what machine is this?

dd
@dd
01/07/16 01:54:23PM
14 posts

Hi, i just need some little help. I want to know what machine this (image attached) is?
I saw it at a few chocolatiers and it seems it is something for cocking and mixing? (one picture with where cream is inside in the other picture there are caramelized nuts inside).
Does someone know this machine?
friendly regards, dd

machine1.jpg
machine1.jpg  •  70KB

machine2.jpg
machine2.jpg  •  55KB

Sebastian
@sebastian
01/07/16 07:19:46PM
754 posts

hard to say from the photo.  could be a stephan mixer / kettle.

Clay Gordon
@clay
01/08/16 01:19:16PM
1,680 posts

It's a product from CadixPro in France. Similar to a Stephan or RoboQbo.http://www.cadixpro.com/portfolios/sugar-cooker/?lang=en




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clay - http://www.thechocolatelife.com/clay/
dd
@dd
01/09/16 09:56:23AM
14 posts

thank you for the answers

I was more interested in the function of this machine. It seems that (2nd picture) it is used to heat up cream (for a ganache) and later it is put together with the chocolate into a stephan mixer. I am curious about why to use such a machine to heat up(cock) cream? or is it because of quantity.

Sebastian
@sebastian
01/09/16 12:14:56PM
754 posts

I've never used a cadix, but these types of things are useful as they're high shear, heated mixers.  Some of them can pull a vacuum.  Very good at mixing things up and cooking them simultaneously.  In a ganache, heating the cream can help form a better emulsion, and if you get it hot enough, can help with shelf life.

Clay Gordon
@clay
01/10/16 10:15:10PM
1,680 posts

There is no particular reason to heat up cream in the Cadix and transfer it to a Stephan unless the Stephan has a vacuum attachment and the Cadix does not. If that's the case, then it may simply be a volume issue - the Cadix is a large heated vessel. You can get Cadix Pros with vacuum attachments.

As Sebastian points out, heating the cream to a certain point can help with shelf life and a high shear mixer is good for creating stable emulsions.

If your volume requirements are much smaller and you don't need the vacuum, something like a HotMix Gastro Pro might be worth looking at.




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~~~~~~~~~~~~~~~~~~~~~~~~~~~~~~~~~~~~~~~~~~~~~~
clay - http://www.thechocolatelife.com/clay/
dd
@dd
01/11/16 05:07:00PM
14 posts

Thank you for the information. Sounds logic to use either a stephan mixer OR a Cadix but not together.

ok, the reason why I am so interested in such things is because i tried some great ganaches from top chocolatiers from paris, like henri le roux or patrick roger, and (apart from there delicious taste) they got a very smooth and still cutable ganache. Especially I like the texture of the ganache. I made alot of ganaches by myself and never got that smooth and fine texture (tried alot of different ratios, added glucose,invert,sorbit,hony,...), so I was thinking it has something to do with my equipment (hand blender) and so i started looking what they use (and found the machine which you see in the pictures).
After seeing that alot chocolatiers use a stephan mixer with vacuum I am thinking my process adds some air into the ganache which affect the texture. unfortunatly these machines are very expensive.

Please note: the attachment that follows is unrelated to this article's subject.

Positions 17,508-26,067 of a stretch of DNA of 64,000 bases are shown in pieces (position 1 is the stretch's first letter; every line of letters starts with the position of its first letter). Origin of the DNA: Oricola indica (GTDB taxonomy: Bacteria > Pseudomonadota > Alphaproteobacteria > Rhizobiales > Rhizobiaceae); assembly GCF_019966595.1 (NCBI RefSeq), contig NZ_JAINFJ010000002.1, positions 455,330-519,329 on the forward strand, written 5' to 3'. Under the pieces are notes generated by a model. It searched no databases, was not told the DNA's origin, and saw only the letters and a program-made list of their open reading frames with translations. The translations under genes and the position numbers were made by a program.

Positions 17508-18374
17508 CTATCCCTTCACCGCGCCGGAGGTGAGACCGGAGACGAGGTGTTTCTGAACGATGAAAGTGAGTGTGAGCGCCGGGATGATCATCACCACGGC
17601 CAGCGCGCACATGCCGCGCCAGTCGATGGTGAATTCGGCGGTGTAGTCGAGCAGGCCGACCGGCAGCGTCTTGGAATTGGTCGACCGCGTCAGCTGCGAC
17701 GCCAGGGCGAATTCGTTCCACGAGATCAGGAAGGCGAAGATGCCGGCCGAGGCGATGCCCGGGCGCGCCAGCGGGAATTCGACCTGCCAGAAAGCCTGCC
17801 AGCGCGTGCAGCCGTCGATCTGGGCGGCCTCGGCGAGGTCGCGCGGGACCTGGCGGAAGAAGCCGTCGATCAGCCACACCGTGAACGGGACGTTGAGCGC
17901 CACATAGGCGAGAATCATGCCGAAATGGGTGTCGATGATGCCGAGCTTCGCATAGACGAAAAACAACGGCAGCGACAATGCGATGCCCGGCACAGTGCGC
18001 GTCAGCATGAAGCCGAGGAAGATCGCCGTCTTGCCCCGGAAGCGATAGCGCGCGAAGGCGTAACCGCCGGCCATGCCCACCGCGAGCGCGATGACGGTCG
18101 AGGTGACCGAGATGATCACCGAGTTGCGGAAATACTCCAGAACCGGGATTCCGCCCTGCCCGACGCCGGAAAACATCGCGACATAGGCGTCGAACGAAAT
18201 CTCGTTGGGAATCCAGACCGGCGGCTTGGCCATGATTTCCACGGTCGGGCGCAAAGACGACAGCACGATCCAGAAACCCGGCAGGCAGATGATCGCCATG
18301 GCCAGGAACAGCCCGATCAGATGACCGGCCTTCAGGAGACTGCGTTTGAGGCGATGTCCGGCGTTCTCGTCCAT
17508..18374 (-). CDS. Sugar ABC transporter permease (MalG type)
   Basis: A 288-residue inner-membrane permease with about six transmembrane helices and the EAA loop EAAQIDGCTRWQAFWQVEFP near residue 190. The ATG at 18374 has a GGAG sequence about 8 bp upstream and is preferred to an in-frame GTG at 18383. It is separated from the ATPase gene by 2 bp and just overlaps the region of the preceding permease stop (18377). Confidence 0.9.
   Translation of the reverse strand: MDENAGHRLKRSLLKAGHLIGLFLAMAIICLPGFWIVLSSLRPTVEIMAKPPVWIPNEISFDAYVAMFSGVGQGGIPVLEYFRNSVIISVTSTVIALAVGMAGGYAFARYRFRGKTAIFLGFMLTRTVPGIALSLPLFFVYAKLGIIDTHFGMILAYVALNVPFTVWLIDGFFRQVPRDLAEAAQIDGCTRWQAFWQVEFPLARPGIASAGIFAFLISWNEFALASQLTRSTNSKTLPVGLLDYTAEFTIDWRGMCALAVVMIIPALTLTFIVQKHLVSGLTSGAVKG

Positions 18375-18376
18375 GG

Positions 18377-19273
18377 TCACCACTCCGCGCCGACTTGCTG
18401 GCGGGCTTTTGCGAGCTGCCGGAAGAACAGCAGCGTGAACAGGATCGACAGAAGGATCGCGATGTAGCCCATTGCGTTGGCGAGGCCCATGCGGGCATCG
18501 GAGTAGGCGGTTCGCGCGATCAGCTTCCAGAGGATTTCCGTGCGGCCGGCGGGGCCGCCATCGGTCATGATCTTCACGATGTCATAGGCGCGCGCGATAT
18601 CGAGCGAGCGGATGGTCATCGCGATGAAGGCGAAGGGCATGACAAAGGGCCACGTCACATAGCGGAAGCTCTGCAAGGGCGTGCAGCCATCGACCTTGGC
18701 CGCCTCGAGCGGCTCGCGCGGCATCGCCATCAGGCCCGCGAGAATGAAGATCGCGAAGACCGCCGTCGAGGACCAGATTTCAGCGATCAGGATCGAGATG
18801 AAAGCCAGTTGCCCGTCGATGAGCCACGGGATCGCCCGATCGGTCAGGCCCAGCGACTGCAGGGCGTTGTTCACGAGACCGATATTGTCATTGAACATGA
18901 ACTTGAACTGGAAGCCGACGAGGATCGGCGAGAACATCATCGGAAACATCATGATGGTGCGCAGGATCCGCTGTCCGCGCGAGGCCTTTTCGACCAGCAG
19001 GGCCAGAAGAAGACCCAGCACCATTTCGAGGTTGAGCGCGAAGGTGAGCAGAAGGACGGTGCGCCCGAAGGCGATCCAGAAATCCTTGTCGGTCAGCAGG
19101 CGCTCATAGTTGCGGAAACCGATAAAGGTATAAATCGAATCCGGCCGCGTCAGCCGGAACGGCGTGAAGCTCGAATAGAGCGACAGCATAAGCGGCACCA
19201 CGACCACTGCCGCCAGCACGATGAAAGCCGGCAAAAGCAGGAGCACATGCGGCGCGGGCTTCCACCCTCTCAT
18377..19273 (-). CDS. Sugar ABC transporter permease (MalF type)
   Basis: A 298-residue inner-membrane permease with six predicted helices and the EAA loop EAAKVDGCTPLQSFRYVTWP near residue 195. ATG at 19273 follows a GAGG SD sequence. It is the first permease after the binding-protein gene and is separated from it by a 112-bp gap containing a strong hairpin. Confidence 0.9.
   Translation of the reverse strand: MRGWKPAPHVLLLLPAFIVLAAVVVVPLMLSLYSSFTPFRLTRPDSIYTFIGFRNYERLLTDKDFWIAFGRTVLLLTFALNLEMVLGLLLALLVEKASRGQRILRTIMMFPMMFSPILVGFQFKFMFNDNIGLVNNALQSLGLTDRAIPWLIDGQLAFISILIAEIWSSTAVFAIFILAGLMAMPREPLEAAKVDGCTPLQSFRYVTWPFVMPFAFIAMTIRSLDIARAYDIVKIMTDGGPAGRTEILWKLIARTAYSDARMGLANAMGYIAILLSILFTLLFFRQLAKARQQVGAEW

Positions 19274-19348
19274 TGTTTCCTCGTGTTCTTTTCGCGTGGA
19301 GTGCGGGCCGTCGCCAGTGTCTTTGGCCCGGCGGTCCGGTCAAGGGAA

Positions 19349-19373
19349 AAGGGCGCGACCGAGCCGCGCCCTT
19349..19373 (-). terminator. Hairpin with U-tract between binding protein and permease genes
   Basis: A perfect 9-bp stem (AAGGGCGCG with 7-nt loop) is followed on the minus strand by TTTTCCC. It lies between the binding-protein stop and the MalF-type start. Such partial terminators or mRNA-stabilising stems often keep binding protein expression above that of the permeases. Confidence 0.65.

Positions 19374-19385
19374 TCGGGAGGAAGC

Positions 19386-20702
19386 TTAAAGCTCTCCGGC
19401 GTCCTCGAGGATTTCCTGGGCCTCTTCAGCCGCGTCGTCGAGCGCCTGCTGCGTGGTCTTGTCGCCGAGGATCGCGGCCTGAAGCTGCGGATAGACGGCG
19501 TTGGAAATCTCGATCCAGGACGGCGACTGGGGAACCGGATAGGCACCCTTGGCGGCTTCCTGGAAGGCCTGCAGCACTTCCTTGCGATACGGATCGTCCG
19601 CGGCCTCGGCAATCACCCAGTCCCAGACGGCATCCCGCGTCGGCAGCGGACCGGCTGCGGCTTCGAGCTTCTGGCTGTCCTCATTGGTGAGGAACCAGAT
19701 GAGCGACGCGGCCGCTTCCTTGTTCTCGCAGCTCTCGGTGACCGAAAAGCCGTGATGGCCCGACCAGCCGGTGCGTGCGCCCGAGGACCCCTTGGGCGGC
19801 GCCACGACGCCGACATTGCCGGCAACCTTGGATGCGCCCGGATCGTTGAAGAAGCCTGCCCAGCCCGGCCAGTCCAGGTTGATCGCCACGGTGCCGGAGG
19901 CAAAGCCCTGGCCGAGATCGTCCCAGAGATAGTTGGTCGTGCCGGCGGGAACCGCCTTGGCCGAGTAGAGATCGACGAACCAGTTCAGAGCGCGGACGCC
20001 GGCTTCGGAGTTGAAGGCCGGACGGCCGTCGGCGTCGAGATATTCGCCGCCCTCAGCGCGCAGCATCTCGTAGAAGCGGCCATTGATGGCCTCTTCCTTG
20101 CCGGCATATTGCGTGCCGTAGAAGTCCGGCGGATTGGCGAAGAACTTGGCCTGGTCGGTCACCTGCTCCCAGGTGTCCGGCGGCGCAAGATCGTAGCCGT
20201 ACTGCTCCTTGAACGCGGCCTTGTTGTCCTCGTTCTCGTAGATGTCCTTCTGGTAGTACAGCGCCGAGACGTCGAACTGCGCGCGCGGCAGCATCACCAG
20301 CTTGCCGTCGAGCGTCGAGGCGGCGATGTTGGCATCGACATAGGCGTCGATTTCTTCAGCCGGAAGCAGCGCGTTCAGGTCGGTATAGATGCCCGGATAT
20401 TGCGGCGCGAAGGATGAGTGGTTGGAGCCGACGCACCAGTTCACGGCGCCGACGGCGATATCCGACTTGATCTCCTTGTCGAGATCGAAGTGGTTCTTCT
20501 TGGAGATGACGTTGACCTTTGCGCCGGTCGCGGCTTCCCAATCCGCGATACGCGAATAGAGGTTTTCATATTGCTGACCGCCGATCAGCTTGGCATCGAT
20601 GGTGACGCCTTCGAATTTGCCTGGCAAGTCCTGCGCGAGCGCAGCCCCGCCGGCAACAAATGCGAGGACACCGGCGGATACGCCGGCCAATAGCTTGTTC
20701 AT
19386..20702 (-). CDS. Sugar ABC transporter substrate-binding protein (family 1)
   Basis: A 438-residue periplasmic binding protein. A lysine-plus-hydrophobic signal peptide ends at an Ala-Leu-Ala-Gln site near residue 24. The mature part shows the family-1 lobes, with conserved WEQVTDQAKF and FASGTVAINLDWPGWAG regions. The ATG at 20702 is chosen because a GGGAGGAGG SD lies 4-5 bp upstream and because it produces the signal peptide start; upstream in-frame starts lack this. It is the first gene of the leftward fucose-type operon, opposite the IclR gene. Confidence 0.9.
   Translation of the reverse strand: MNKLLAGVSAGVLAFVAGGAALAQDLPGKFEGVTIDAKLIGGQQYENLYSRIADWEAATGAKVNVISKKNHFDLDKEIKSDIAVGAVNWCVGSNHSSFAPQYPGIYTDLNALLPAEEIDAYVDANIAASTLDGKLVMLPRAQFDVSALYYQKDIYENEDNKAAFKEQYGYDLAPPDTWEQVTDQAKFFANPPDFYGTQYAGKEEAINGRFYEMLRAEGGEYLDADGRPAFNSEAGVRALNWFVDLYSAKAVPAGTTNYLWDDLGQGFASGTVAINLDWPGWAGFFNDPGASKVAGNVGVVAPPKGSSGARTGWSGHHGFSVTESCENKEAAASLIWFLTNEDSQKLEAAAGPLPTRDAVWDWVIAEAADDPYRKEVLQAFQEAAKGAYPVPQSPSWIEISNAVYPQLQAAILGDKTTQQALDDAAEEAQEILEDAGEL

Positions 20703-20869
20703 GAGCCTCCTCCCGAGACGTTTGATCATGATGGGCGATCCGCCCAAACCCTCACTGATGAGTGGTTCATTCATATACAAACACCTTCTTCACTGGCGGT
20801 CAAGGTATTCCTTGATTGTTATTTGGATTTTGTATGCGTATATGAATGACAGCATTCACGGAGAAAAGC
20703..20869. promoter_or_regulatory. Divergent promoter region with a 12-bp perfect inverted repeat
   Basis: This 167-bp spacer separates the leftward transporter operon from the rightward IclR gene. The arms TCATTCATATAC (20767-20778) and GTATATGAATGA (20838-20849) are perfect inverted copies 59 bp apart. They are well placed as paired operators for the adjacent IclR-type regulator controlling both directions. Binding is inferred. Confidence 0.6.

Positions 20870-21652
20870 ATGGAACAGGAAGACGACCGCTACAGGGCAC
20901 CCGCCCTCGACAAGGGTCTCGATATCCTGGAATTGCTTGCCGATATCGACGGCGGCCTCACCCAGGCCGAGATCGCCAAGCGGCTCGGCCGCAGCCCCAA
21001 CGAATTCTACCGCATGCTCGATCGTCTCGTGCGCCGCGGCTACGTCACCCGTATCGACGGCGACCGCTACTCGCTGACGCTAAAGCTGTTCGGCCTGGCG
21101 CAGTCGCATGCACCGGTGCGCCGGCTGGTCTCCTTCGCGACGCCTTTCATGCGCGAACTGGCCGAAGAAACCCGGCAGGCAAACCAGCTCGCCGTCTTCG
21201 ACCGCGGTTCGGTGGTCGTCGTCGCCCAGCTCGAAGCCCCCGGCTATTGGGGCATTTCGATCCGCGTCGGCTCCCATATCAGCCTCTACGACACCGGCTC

Does someone made similar experience?

edit: or maybe to summarize: Does a Vacuum mixer (like Stephan) makes a different texture than a handmade (or hand blender-made) ganache?


updated by @dd: 01/11/16 05:11:18PM
Sebastian
@sebastian
01/11/16 08:56:29PM
754 posts

All you really need is a good stick mixer (burr blender), and a recipe you're happy with.  You can make a fantastically wonderful ganache without spending 10's of thousands in capital.  If you're not satisfied with the ganaches you're currently making, i don't think an expensive piece of equipment will change that.  Not knowing your details, i'd focus on the recipe.  if by hand blender you mean a beater blender (two rotating beater blades), i'd suggest you consider an inexpensive stick blender (it's a very high RPM/shear mixer where the blades meet the ingredients; downside is that it's a small unit, so it takes longer to get full contact with all the ingredients)

Gap
@gap
01/11/16 10:49:26PM
182 posts

I agree with Sebastian. A good stick blender (I paid $50 for mine) can give you a wonderfully smooth ganache (and I've eaten more than my fair share of Parisian chocolates)

dd
@dd
01/15/16 06:31:50AM
14 posts

By "hand blender" i meant a stick blender. Thank you for the response that i dont have to invest that much money :-) . Maybe i will invest a little bit in a better stick blender (more rpm) since mine is really old and not made for 2 kg batches. I also will try to optimize my recipe for ganache. Just for information: I ONLY make ganache to cut and coat it later in our enrobing line. So i try to make the recipe as smooth and fine as possible which is still "cut-able". I also make a bottom and a top chocolate (foot?)  and cut it with the guitarcutter while the top (foot?) still soft to get perfect edges. This works great for me. Still i will experiment more for finding a better recipe.
So i guess the Vacuum unit at some mixers is only good for better shelf life and doesnt affect the texture of the ganache. 

(sry for my "not so well" english :) )

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